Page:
OPINION FILED SEPTEMBER 27, 1963.
AMERICAN OIL COMPANY ET AL., APPELLEES,
THE VILLAGE OF BARRINGTON, APPELLANT.
APPEAL from the Circuit Court of Cook County; the Hon. THOMAS
KLUCZYNSKI, Judge, presiding.
MR. JUSTICE SOLFISBURG DELIVERED THE OPINION OF THE COURT:
The appellees, American Oil Company, Louis Miller and Lydia Miller, filed an action in the circuit court of Cook County seeking a declaratory judgment that the zoning ordinance of the village of Barrington was invalid as applied to certain property owned by the Millers. The court entered a judgment holding the ordinance invalid, and this direct appeal has been prosecuted by the village to review the judgment.
The property owned by the Millers is situated on the south side of Station Street, which runs east and west. It is improved with a two-story brick building containing an automobile tire shop and a barber shop on the ground floor and two apartments on the second floor. Immediately adjacent to the Miller property on the west, at the southeast corner of Station Street and Hough Street, is a service station owned by the plaintiff oil company. Both the Miller property and the service station were being used for their present purposes prior to the enactment of a comprehensive zoning ordinance in 1959, and under that ordinance both of these properties were zoned for limited retail use. The use to which the Miller property is now devoted is permitted under this classification, but service stations are not permitted, so that the station is presently a nonconforming use. The oil company and the Millers petitioned the village authorities for a change in the zoning to permit the expansion of the service station to cover the Miller property and the petition was denied by the village planning commission and the village board. The present action then was brought.
A determination of this case involves a consideration of the uses to which surrounding property is devoted and an analysis of this evidence in the light of the principles governing zoning restrictions. Immediately south of the plaintiff's service station, on Hough Street, there is another service station which takes up the remainder of the west side of the block in which the properties are located. Immediately to the east of the Miller property on Station Street, is a building which is used primarily for the storage of merchandise. Other uses in this block include a hardware store, a delicatessen and several multiple-family dwelling units. On the west side of Hough Street, facing the service stations, there is a two-family residence, a single-family residence, the village hall, and a small restaurant. On the northwest corner of Hough and Station streets there is a store which had formerly been occupied by Jewel Tea Company, but which, at the time of the trial, had been vacant for over a year. To the north of the vacant store, on the west side of Hough Street, there is another store building which, at the time of the trial, was being occupied as campaign headquarters for a political party. On the north side of Station Street, across the street from the station and the Miller property, there is a police and fire station, an old house which, at the time of the trial, was about to be torn down for a parking lot, and several retail establishments.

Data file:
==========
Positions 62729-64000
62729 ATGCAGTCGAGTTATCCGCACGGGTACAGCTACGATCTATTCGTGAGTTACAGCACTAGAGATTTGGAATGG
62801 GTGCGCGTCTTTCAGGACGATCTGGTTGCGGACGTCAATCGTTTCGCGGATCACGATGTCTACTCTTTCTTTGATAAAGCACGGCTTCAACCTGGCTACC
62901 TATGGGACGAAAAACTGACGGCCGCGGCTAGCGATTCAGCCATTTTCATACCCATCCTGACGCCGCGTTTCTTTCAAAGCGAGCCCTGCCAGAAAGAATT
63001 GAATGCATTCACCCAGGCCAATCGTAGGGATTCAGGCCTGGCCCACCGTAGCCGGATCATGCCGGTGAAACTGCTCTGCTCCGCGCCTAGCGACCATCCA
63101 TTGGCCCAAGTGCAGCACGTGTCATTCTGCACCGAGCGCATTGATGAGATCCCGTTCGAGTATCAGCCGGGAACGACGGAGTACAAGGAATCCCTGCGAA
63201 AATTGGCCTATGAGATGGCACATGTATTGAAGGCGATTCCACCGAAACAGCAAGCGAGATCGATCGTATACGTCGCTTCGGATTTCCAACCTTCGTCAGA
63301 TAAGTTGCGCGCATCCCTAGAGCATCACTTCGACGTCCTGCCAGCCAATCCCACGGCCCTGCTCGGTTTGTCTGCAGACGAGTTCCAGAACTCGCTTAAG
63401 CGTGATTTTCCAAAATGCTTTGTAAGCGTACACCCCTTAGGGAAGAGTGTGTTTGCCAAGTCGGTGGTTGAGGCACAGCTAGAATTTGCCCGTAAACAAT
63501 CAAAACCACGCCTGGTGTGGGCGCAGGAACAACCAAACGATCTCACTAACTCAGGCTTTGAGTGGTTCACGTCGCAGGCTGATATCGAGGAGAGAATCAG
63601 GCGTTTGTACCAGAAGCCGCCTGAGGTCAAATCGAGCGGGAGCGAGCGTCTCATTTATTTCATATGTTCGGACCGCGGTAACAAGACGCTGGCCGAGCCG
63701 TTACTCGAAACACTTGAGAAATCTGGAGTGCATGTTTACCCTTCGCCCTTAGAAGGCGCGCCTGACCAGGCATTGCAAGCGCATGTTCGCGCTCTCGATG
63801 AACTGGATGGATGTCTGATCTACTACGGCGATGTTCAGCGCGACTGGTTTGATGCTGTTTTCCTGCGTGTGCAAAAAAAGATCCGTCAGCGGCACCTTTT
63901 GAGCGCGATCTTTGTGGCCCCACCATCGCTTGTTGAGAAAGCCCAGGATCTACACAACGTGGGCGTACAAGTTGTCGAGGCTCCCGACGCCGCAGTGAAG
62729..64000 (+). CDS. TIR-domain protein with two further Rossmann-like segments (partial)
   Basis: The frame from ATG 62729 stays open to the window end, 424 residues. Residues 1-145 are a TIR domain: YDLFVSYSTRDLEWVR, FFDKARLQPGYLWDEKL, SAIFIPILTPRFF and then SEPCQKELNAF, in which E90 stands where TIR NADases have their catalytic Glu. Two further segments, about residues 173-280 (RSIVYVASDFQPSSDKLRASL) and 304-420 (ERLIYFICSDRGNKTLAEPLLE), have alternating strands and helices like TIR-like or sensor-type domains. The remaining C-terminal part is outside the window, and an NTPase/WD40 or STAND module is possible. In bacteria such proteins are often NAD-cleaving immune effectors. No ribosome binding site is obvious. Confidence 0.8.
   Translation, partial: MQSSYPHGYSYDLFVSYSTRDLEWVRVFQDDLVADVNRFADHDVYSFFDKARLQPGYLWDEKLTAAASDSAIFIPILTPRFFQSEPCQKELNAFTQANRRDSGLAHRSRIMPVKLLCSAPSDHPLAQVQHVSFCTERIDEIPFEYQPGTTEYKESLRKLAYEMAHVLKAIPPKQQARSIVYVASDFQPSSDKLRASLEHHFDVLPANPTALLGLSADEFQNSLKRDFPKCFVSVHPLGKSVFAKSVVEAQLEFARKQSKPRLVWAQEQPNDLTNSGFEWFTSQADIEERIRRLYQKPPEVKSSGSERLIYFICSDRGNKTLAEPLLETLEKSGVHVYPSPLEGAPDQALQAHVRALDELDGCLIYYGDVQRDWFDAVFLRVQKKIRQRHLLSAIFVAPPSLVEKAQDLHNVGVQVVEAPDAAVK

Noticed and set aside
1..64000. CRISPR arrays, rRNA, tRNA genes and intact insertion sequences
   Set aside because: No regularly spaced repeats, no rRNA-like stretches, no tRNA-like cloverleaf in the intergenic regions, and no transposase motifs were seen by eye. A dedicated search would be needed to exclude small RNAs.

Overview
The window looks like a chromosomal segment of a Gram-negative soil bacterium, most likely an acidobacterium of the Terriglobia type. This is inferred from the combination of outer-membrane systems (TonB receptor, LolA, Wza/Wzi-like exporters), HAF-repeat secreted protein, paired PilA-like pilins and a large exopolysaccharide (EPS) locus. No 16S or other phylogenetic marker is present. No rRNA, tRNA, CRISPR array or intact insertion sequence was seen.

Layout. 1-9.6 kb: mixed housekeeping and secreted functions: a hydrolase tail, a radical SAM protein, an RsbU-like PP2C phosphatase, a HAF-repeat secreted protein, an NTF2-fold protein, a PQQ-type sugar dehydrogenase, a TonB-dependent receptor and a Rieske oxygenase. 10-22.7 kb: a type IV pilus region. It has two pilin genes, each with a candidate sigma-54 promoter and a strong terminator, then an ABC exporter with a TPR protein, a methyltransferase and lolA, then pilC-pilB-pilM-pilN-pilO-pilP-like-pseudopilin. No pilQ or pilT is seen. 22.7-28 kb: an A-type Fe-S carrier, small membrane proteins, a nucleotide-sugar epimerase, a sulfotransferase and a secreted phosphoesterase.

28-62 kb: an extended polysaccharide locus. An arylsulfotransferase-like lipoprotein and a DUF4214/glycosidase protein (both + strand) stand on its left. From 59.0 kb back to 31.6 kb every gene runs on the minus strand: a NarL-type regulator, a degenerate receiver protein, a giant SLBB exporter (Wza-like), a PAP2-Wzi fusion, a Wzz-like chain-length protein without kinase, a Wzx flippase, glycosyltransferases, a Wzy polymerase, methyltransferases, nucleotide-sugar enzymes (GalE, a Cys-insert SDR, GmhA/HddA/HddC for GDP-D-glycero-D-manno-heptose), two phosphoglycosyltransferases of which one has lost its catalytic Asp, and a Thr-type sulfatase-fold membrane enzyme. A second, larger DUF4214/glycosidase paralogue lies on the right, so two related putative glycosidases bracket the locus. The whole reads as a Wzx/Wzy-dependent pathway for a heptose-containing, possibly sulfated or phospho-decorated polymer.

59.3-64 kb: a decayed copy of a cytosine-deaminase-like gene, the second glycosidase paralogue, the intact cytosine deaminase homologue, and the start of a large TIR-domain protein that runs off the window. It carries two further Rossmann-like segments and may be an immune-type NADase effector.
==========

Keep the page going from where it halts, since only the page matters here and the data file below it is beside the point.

In contrast to the uses surrounding the subject property, which are primarily of a non-retail nature, the evidence shows that the prime retail district is located along Main Street, which runs approximately parallel to Station Street, one block north. Along that street there are 34 retail uses within about two blocks. Twelve of these uses are contained in a new shopping center which was built by Jewel Tea Company after it vacated the store to which we have previously referred. There have been no new retail uses developed along either Hough or Station streets within the immediate vicinity of the properties with which we are presently concerned.
This review of the evidence makes it clear that, although the subject property is zoned for retail use, the uses in the block in which the property is located, together with uses in the immediate vicinity are largely of a non-retail nature and are nonconforming uses. While the existence of nonconforming uses does not automatically invalidate a zoning ordinance, the frequency and character of such uses may render a zoning classification invalid. (Kupsik v. City of Chicago, 25 Ill.2d 595.) The evidence also shows that the prime retail district of the village has been developed along Main Street to the north and that no new retail uses have been initiated in the immediate vicinity of the subject property. In fact, one such use, the food store, abandoned its location near the Miller property and moved to a new location along Main Street. It is apparent that the trend of development of new retail business is away from the subject property, which is left at the fringe of the retail district. The undisputed testimony showed that the Miller property would be considerably more valuable if it were used for service station purposes, and while it is true that the mere fact that property would increase in value if used for other purposes does not invalidate a zoning ordinance, evidence of such increased value is a factor to be considered. In our opinion the evidence here establishes that the present zoning of the Miller property for retail uses is unreasonable and is invalid insofar as it prevents the expansion of the existing service station. The judgment of the circuit court of Cook County is therefore affirmed.
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